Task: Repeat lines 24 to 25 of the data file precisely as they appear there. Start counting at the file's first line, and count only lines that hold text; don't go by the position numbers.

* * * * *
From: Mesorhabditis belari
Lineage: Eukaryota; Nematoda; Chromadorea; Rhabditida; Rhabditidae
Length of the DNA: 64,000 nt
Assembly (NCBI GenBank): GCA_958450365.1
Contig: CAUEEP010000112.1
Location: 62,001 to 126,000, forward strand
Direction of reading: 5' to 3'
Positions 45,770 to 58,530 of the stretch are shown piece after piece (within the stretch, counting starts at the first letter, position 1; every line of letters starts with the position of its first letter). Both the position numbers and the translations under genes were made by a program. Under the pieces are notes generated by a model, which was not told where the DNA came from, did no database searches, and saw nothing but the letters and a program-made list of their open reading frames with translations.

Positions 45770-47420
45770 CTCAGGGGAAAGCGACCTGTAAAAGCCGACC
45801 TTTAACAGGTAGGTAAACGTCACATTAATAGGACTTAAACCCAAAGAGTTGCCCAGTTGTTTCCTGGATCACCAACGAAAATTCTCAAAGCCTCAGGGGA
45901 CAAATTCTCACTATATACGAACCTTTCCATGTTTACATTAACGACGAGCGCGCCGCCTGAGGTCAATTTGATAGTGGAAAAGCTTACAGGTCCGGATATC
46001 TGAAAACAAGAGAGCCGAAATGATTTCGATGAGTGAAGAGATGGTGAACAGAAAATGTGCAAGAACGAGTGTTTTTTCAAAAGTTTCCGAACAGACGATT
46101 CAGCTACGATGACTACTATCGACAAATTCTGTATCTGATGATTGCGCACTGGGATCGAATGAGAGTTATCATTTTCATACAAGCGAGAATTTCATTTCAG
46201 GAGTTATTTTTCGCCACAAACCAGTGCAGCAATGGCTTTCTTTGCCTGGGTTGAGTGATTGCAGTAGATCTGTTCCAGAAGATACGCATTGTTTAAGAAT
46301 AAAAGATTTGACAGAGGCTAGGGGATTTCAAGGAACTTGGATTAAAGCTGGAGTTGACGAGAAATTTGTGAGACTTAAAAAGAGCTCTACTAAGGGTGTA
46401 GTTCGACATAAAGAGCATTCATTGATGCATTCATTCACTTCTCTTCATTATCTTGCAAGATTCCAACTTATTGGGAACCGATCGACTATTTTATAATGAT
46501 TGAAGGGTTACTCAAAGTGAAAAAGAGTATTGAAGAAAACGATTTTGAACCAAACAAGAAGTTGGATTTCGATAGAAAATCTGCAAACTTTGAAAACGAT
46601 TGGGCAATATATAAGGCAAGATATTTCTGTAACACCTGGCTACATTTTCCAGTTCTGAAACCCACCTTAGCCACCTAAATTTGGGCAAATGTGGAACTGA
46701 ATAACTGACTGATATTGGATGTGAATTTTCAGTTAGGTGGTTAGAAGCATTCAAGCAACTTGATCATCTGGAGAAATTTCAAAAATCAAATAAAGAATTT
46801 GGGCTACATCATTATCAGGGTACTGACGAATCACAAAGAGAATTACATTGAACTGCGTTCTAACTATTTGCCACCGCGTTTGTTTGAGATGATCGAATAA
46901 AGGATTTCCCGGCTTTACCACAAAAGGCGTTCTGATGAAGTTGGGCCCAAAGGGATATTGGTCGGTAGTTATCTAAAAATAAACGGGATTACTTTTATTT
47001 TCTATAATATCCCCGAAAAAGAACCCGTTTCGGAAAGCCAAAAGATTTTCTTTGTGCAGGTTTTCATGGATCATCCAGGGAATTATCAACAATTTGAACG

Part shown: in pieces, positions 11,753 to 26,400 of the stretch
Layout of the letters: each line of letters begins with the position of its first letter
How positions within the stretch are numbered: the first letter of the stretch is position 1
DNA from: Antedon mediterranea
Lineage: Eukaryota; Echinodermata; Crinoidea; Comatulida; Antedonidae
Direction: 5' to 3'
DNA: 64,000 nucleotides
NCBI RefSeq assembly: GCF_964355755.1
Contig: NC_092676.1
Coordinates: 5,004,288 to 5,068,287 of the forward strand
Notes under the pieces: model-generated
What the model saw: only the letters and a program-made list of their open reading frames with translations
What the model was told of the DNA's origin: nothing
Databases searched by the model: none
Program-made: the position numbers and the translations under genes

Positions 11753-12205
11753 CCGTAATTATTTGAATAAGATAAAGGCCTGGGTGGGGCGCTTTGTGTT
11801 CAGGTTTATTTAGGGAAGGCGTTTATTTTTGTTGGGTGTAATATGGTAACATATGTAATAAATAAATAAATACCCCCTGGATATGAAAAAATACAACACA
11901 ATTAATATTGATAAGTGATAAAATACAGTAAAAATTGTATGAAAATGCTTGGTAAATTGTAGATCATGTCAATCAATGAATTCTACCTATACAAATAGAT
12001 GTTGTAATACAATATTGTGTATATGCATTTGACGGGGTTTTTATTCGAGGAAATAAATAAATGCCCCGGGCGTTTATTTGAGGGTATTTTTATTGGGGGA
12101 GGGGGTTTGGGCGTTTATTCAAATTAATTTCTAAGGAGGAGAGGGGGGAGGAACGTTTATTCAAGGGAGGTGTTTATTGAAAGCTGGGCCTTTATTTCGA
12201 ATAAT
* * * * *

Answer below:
Part shown: in pieces, positions 11,753 to 26,400 of the stretch
Layout of the letters: each line of letters begins with the position of its first letter